Nepal | September 30, 2020

Govt to set up four more air quality monitoring stations

Himalayan News Service
Share Now:

Air Quality Monitoring station at Ratnapark. Photo: US Embassy in Kathmandu

Kathmandu, July 14

The government is set to launch four more air quality monitoring stations for effective measurement of air pollution in Kathmandu Valley.

With this, there will be a total of nine air quality monitoring stations, as five such stations are already functioning.

According to the Department of Environment, all the four new stations will be operated under the government starting August this year.

Information Officer and Senior Divisional Chemist at the department Shankar Prasad Paudel said, “We are ready for launch of the four new air quality monitoring stations. The operation of new four stations will be started by August this year.”

He said the four new stations would be operated from Tribhuvan University premises in Kirtipur, Birendra Sainik School premises in Bhaktapur, Shankhapark in Kathmandu and Saibu-Bhainsepati Awash in Lalitpur. The Asian Development Bank had provided logistics support to set up those stations, Paudel added.

In August last year, the government had resumed air quality monitoring in Kathmandu Valley by installing one station at Ratnapark, seven years after previous monitoring stations were closed. Since then, the government has been running three such stations, in Ratnapark, Pulchowk and Dhulikhel.

Besides running its own stations, the government had sought access to the US embassy-monitored air quality data. After the government’s request, the embassy had been sharing with the government, air quality data from its stations based at Maharahgunj and Kantipath since the last four months.

According to the department, the stations have been sending data regularly to the central sever based at the department. The stations measure dust particles, especially particulate matter (PM 10 and PM 2.5), levels of carbon monoxide, sulphur dioxide, nitrogen dioxide and ozone in the atmosphere.

Although the practice of monitoring levels of air pollution began in Nepal in 2002 with the installation of seven air quality stations in the Valley by the Danish government, all stations were shut down by 2009.

After the stations were handed over to Nepal in 2008, the government entrusted the Environment and Public Health Organisation with managing the stations.

A misunderstanding between the government and the ENPHO led to closure of the stations in 2009. The department is in the process of installing 56 stations throughout the country in the long term.

A version of this article appears in print on July 15, 2017 of The Himalayan Times.

Follow The Himalayan Times on Twitter and Facebook

Recommended Stories:

More from The Himalayan Times:

Diogo Jota

Liverpool maintain 100% start with win over Arsenal

LIVERPOOL: Premier League champions Liverpool maintained their 100% start to the season with a 3-1 win against Arsenal at Anfield on Monday leaving them level on nine points with pacesetters Everton and Leicester City. The visitors took the lead through an Alexandre Lacazette strike but L Read More...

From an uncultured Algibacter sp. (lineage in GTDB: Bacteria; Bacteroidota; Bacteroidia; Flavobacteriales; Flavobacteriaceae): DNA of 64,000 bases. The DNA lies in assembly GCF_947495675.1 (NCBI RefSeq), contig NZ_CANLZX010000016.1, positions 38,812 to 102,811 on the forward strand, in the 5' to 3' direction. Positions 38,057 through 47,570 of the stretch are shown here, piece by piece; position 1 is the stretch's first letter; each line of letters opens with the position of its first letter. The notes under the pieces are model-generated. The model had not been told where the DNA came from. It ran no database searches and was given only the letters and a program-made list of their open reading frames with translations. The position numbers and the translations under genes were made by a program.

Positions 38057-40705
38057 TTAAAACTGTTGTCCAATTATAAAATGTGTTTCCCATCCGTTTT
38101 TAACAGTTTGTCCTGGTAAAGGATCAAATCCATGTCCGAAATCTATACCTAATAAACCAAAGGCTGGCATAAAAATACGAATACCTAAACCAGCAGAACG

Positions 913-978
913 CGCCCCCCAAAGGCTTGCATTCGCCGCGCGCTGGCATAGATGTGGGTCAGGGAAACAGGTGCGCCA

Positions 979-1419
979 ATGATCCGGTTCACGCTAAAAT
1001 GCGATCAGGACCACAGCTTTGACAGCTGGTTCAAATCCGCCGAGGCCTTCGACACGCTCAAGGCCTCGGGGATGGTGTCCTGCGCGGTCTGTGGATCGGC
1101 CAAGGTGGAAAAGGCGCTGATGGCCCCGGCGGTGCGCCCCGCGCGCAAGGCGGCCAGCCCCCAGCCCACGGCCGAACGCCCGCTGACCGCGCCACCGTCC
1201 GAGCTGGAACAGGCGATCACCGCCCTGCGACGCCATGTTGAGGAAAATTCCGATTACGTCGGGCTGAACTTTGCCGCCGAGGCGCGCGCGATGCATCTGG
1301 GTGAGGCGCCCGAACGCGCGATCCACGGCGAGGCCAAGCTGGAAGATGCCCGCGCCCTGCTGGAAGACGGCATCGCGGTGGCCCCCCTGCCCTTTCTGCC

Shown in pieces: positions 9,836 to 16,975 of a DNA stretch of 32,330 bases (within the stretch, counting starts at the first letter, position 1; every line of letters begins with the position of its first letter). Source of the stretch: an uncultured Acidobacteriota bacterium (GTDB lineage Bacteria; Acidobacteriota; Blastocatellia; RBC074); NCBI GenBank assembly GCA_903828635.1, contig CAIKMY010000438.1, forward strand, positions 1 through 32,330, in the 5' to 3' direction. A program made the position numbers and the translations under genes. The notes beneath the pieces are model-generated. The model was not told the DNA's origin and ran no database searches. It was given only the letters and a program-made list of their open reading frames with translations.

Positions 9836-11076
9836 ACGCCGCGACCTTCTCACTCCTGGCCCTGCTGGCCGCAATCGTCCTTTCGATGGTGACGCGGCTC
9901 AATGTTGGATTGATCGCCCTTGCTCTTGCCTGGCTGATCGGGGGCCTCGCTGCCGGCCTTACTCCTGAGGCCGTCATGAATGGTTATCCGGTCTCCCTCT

Fulham, Aston Villa, Ivan Cavaleiro, Matty Cash

Villa beat Fulham 3-0 to move into top four

LONDON: Aston Villa moved into the Premier League top four after they strolled to a 3-0 win at Fulham thanks to goals from Jack Grealish, Conor Hourihane and Tyrone Mings in a lopsided contest on Monday. The result left Villa, who narrowly avoided relegation last season, fourth on a maximu Read More...

Private hospitals, labs to charge Rs 3,899 for PCR test

KATHMANDU, SEPTEMBER 28 Private hospitals have fixed their own rate for conducting polymerase chain reaction tests, saying that the fee allocated by the Ministry of Health and Population was too less. Eight private hospitals and labs, including HAMS Hospital, Star Hospital, B&B Hospital an Read More...

President issues ordinances on acid attack punishment, acid sale regulation

KATHMANDU, SEPTEMBER 28 President Bidhya Devi Bhandari today issued two ordinances to increase jail sentence for acid attackers and to regulate the sale and distribution of acid and other harmful chemicals. One of the ordinances amended the new penal code, proposing to increase jail term for a Read More...

Editorial: Unemployment problem cannot be addressed unless all levels of govt work together to create jobs within the country

The unemployment problem cannot be addressed unless all levels of govt work together to create jobs within the country Unemployment is a big problem in Nepal. That is why youths in large numbers migrate to other countries, mostly India, the Middle East, Malaysia, South Korea and Japan, where they e Read More...

Ayurvedic literature: Delving into its history

The travelogue of Chinese pilgrim Faxian was the earliest testimony to describe the healthcare system in ancient South Asia. It is close to the description by the earliest Ayurvedic compendium, Charaka Samhita Ayurveda has become a buzzword in the contemporary setting of medicine in the era of COVI Read More...

Six student leaders arrested for staging protest outside Chinese Embassy in Kathmandu

KATHMANDU, SEPTEMBER 28 Six student leaders of Nepal Student Union, the student wing of major opposition Nepali Congress, were arrested today for staging a protest outside the Chinese Embassy at Baluwatar against the alleged border encroachment by the Chinese side in Humla district. The NSU le Read More...

Woman found dead in Saptari district

A police team has been deployed from Province Police Office, Janakpur, to investigate the case RAJBIRAJ, SEPTEMBER 28 A 50-year-old woman was found dead at Mayanakaderi village, Ward No 2 of Tirhut Rural Municipality, Saptari, yesterday. The body of Dayaman Devi, wife of local Shiv Narayan, w Read More...